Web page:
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Prominent New Hampshire Republicans, including several who hail from the right-wing party’s right wing, spoke out today in support of immigration reform legislation introduced yesterday by a bi-partisan group of eight US Senators.

The occasion, a news conference in the Legislative Office Building, was organized by the Partnership for a New American Economy, an organization that “brings together a bpartnership press conf 4-18-13 008ipartisan group of mayors from across the country and business leaders from all sectors of the economy and all 50 states to raise awareness of the economic  benefits of sensible immigration reform.”

It was no surprise to see Fergus Cullen there.   The former GOP State Chairman is a prominent supporter of immigration reform and is also the founder of a pro-reform advocacy group, “Americans by Choice.”  He has actively distanced himself from the party’s Bill O”Brien wing. 

It was more impressive to see Kevin Smith, one-time lobbyipartnership press conf 4-18-13 005st for the social conservative Cornerstone Institute and a candidate for governor in the last election.  “We need to modernize our immigration laws,” he said.  

Andrew Hemingway, who ran Newt Gingrich’s presidential primary campaign and more recently waged a campaign to be GOP state chairman, also stood up for immigration reform as a way to assure more workers for high-tech manufacturing. 

Also along for the ride were Representatives George Lambert and Pam Tucker, who called the Gang of Eight’s proposal “a great first start” and a way to keep the US population growing.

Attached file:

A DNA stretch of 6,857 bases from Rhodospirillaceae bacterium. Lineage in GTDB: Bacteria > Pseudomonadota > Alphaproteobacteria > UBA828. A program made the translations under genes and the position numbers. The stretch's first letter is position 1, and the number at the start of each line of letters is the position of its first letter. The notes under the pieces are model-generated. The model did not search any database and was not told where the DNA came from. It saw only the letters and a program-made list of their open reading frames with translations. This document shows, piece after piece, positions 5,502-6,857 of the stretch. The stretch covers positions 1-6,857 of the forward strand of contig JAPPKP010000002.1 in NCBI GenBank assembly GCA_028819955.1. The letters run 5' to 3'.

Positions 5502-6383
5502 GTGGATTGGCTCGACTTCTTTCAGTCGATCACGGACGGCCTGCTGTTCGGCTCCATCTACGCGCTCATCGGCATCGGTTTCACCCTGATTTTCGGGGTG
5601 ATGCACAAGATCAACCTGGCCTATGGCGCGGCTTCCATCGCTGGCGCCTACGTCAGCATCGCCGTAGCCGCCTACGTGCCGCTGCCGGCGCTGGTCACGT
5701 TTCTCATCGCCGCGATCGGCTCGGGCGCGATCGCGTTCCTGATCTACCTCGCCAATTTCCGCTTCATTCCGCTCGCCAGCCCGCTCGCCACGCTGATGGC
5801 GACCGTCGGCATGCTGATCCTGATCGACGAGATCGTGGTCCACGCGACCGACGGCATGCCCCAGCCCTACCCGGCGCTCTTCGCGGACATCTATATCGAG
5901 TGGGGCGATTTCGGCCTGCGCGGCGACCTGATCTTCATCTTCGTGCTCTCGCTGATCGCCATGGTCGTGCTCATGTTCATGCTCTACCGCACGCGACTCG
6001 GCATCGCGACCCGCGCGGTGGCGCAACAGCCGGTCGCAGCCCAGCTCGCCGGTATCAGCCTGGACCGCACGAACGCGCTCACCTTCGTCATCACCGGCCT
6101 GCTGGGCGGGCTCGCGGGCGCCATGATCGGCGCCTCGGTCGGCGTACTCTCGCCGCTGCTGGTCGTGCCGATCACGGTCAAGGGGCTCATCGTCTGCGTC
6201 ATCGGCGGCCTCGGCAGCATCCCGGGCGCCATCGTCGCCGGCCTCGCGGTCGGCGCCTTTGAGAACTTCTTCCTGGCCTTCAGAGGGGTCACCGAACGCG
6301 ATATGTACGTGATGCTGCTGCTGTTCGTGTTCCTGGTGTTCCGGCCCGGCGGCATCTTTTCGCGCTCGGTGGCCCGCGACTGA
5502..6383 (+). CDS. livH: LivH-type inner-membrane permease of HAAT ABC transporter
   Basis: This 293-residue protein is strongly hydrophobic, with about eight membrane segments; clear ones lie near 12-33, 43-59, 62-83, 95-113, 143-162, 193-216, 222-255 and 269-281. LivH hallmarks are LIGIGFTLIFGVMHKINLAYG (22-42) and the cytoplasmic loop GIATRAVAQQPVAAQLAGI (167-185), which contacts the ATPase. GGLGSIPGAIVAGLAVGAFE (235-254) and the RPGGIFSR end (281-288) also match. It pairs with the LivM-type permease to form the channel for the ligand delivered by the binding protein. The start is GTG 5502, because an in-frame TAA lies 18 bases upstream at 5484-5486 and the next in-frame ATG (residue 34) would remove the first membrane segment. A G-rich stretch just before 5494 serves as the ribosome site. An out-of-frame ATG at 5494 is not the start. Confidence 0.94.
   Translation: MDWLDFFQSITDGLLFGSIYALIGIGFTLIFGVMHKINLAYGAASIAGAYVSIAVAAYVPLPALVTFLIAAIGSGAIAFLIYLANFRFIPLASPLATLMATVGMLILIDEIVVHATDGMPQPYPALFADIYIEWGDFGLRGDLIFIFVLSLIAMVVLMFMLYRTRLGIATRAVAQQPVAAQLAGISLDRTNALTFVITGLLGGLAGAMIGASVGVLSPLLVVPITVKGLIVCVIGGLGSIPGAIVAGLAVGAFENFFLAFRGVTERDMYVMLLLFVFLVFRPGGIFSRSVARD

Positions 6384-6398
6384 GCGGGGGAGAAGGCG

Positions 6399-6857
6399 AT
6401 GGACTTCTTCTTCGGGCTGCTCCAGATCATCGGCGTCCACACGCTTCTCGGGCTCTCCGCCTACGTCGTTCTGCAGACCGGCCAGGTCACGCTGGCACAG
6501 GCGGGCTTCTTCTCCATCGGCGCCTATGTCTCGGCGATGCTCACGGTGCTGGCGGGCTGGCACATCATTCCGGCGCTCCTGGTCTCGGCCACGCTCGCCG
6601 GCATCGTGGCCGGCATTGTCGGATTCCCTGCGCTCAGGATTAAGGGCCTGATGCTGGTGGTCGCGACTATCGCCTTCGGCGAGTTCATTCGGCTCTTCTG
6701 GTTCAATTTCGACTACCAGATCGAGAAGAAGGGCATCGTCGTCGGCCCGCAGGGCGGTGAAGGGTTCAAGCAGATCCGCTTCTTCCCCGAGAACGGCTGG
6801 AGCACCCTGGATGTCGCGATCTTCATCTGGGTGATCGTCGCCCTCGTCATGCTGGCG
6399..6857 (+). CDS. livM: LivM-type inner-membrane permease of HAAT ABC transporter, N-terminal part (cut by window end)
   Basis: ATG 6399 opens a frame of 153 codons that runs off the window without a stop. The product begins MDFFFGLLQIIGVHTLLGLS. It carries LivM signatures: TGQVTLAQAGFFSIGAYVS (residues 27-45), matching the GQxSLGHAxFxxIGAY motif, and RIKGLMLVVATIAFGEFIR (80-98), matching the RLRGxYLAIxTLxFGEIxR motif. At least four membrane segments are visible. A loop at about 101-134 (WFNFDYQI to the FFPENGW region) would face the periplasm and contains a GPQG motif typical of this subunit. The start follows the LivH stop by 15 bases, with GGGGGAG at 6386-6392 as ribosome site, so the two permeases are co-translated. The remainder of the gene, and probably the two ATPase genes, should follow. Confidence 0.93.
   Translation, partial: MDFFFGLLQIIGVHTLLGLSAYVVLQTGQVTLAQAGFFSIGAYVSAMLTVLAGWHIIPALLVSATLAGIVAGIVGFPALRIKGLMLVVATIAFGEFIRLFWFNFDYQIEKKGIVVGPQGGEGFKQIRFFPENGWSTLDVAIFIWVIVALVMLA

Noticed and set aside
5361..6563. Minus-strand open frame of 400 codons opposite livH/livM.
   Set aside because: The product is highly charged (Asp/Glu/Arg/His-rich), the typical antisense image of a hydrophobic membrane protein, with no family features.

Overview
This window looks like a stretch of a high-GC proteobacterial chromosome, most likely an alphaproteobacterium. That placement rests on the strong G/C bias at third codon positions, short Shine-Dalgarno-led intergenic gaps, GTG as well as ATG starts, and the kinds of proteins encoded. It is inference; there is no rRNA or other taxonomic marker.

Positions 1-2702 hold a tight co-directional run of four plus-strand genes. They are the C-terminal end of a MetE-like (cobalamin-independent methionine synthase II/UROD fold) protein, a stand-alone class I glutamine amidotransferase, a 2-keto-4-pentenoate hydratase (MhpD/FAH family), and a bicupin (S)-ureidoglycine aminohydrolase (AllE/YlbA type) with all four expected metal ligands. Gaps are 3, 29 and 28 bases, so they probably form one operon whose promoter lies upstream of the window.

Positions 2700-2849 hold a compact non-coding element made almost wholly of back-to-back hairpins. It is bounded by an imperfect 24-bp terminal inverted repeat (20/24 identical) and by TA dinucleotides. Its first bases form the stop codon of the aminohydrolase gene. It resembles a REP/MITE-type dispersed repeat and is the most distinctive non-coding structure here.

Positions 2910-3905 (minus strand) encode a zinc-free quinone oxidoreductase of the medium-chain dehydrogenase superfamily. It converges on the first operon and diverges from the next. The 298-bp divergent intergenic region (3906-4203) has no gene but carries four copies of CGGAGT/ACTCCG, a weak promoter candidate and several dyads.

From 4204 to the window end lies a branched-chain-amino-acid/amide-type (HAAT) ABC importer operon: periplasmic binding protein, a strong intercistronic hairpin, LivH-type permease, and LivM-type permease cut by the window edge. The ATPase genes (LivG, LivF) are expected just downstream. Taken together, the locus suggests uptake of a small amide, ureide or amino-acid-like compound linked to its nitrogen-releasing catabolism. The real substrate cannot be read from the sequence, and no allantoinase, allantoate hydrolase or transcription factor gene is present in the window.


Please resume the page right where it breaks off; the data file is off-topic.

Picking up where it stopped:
For those readers who are not intimate with New Hampshire politics, these folks aren’t just conservatives.  Smith, Lambert, and Tucker embody the agenda of the partnership press conf 4-18-13 001 party’s far right wing.  And they are exactly who is needed in the pro-reform coalition to get Senator Kelly Ayotte on board. 

The perspective of the Partnership’s partners is that immigration reform serves the interest of America’s business class.  They have a particular interest in the ability of employers to hire high-skilled immigrants.  An alliance between them and the grassroots immigrants’ rights movement, with its union and working class immigrant membership, will be awkward.  But successful politics usually makes for interesting bedfellows.

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Forty faith, labor, and community activists prayed, sang, and protested outside Manchester’s Federal Building this afternoon to express outrage about recmanchester 4-9-13 019cropent actions by Immigration and Customs Enforcement officers in area homes and  businesses.

ICE agents entered a Nashua home in the wee hours of Sunday morning, roused residents from their beds, and took away two men in shackles.  The men had no criminal remanchester 4-9-13 040cropcords and were released by ICE on Monday, according to a Nashua Telegraph report.  

Also Sunday, a squad of ICE and local police officers entered the El Mexicano Jr. restaurant in Manchester, took away two  customers, asked other customers for ID, and threatened to return. 

The ICE actions reveal a frightening contrast to policies that manchester 4-9-13 044are supposed to place priority on people who could be considered threats to public safety and leave others alone.  The home raid also appears to violate terms of a recent federal court order which bars ICE from warrantless searches.   

Outside the Norris Cotton Federal Building, participants expressed outrage at ICE’s abusive actions.  They also said they will call on the state’s members of Congress to help rein in Imanchester 4-9-13 047CE and act speedily to approve humane immigration policies. 

Nancy Pape, chair of the NH  United Church of Christ Immigration Working Group led the group in a prayer.  Members of the Smanchester 4-9-13 024isters of Mercy  led another.  The program included a rousing rendition of “We Shall Not Be Moved” in Spanish and English, and concluded with “We Shall Overcome.”

The demonstration was organized in a day by the American manchester 4-9-13 033 Friends Service Committee, NH Alliance for Immigrants and Refugees, SEIU Locals 615 and 1984, and others involved in support for immigrants’ rights and humane immigration policy,